People of the Attractions: Brian Knoebel Gets a Kick Out of His Family’s Park
As a child in the 1980s, Brian Knoebel and his cousins played kickball in the middle of Knoebels Amusement Resort, the Pennsylvania amusement park that his family has owned and operated since 1926. His house was nearby, and the midway was his backyard.
“We barely had to stop to let guests pass,” says Knoebel, recalling the park’s relatively light attendance. However, the transplanted wooden coaster Phoenix opened in 1985 and hordes of eager visitors soon followed. “That was the end of our kickball games,” he says with a laugh.
Knoebel’s memories go back even further. He recalls running a fishing game at the age of eight. Although he doesn’t remember it, he’s been told that he delighted in handing out ice cream novelties at the park’s company picnics when he was about four years old. With hindsight, it wasn’t a typical upbringing, although it was all perfectly normal to him as a youngster.
Now, as one of the park’s co-owners and co-managers, roles that Knoebel shares with other family members, he understands and appreciates the rare gift that he has been given.
“There’s something magical about Knoebels,” he notes about the open gate, traditional amusement park. “The smiles and the memories that my family provides, you can’t put a price tag on that.”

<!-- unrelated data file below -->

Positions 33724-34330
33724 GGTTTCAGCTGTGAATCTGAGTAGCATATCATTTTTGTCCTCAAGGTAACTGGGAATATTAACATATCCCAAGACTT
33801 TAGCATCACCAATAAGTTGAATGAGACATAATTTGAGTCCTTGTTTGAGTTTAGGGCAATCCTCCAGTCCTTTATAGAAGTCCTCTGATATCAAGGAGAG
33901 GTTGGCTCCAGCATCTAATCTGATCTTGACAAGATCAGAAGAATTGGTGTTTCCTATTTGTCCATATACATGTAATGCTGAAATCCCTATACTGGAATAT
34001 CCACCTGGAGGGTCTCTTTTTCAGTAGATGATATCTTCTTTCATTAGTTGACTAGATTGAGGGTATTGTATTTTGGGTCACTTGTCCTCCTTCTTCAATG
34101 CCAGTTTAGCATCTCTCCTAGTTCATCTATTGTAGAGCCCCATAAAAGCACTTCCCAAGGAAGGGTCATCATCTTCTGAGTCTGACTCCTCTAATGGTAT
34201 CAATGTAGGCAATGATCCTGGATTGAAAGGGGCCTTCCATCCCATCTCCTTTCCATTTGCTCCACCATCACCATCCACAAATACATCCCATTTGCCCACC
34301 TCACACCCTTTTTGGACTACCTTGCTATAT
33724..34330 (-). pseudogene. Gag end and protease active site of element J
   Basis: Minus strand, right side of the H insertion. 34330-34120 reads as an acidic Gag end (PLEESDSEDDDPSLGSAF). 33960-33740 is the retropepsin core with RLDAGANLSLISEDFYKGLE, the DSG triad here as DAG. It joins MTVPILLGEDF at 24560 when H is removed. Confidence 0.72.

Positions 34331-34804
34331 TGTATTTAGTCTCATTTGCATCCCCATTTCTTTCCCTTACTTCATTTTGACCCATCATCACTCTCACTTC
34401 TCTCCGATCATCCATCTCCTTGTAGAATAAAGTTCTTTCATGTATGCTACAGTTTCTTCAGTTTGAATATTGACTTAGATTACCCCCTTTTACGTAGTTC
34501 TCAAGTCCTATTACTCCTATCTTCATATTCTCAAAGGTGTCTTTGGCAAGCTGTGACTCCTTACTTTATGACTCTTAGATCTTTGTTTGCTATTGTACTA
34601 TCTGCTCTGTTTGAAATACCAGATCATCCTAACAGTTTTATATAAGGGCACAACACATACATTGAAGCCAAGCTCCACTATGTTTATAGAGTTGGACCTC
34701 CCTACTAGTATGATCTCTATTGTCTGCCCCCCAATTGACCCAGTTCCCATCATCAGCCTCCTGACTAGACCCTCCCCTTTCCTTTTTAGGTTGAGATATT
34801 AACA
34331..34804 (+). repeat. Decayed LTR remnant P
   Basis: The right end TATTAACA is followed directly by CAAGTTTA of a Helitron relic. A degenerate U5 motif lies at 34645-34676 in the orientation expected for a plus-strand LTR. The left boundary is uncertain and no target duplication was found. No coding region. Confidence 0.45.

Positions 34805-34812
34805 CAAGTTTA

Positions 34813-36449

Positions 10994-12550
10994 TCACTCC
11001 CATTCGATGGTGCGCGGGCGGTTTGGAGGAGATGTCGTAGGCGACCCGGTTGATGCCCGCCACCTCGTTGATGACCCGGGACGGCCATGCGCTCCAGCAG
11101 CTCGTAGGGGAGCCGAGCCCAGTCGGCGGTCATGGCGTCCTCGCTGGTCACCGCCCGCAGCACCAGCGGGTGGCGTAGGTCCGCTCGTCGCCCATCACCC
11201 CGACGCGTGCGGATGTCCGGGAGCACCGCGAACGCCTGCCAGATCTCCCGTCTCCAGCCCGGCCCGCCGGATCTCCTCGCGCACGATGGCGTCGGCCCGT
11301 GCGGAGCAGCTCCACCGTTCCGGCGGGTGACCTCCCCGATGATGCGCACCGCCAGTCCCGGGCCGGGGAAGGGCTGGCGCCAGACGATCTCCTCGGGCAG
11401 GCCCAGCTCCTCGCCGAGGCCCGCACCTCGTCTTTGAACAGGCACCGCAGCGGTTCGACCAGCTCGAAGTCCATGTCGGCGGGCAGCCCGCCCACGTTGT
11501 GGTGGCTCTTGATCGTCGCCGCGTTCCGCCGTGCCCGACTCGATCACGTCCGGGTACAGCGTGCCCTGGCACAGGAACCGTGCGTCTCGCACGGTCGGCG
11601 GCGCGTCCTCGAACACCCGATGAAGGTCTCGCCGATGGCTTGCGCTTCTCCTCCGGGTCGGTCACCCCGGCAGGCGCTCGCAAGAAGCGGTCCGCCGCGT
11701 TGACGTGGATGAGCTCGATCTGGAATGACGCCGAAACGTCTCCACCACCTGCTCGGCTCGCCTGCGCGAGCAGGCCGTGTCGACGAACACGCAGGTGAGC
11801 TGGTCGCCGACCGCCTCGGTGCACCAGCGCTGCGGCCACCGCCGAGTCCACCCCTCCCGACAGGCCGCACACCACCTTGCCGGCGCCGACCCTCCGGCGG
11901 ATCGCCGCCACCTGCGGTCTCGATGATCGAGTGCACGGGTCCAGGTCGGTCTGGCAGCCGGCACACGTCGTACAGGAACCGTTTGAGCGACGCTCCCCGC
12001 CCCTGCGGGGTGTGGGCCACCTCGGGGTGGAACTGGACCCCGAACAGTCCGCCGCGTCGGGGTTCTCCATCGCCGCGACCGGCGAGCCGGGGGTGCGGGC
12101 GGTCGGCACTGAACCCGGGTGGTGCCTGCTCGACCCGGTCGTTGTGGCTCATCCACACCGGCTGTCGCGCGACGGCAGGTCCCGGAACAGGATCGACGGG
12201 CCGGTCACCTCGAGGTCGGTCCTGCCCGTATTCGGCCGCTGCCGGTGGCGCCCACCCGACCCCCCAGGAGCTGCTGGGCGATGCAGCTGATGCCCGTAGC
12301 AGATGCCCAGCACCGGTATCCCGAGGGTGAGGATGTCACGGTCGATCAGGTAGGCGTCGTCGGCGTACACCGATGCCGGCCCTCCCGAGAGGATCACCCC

Perhaps subconsciously, his early ice cream gig may have led Knoebel to pursue a degree in food and hospitality management. He subsequently dove into the park’s food services department but felt a greater need to work alongside his father, IAAPA Hall of Fame inductee, Richard “Dick” Knoebel.
“He had the weight of the world on his shoulders,” Brian says about the legendary park operator who, at the age of 84, still serves as the park’s president. “For Knoebels to succeed, I have to extract his knowledge. If I can do half of what he’s achieved, I’ll have a successful career.”
Brian also credits his hardworking mother, the late Barbara Knoebel, for instilling a sense of dedication to and joy about the family business. “I think she loved the industry more, at times, than my dad. And he eats, breathes, and sleeps this industry,” says Brian.
Among the ways the fourth generation Knoebel gives back to the industry is by volunteering on IAAPA committees. He also facilitates EDUSessions at IAAPA Expo, including the annual Family Matters presentation. Knoebel says the session is a great way to commiserate with other families that operate parks and learn from one another.
I have a soft spot for family-owned parks and the families that own them. They take exceptional pride in what they do and are beacons to generations of fans whose own families hold dear their times at the beloved places and who count on folks like the Knoebels to carry on the rich tradition.
Brian Knoebel exemplifies this special breed. He takes the long hours and sometimes grueling work in stride and embraces the legacy he has inherited, saying, “I’m as passionate as ever about Knoebels and our industry.”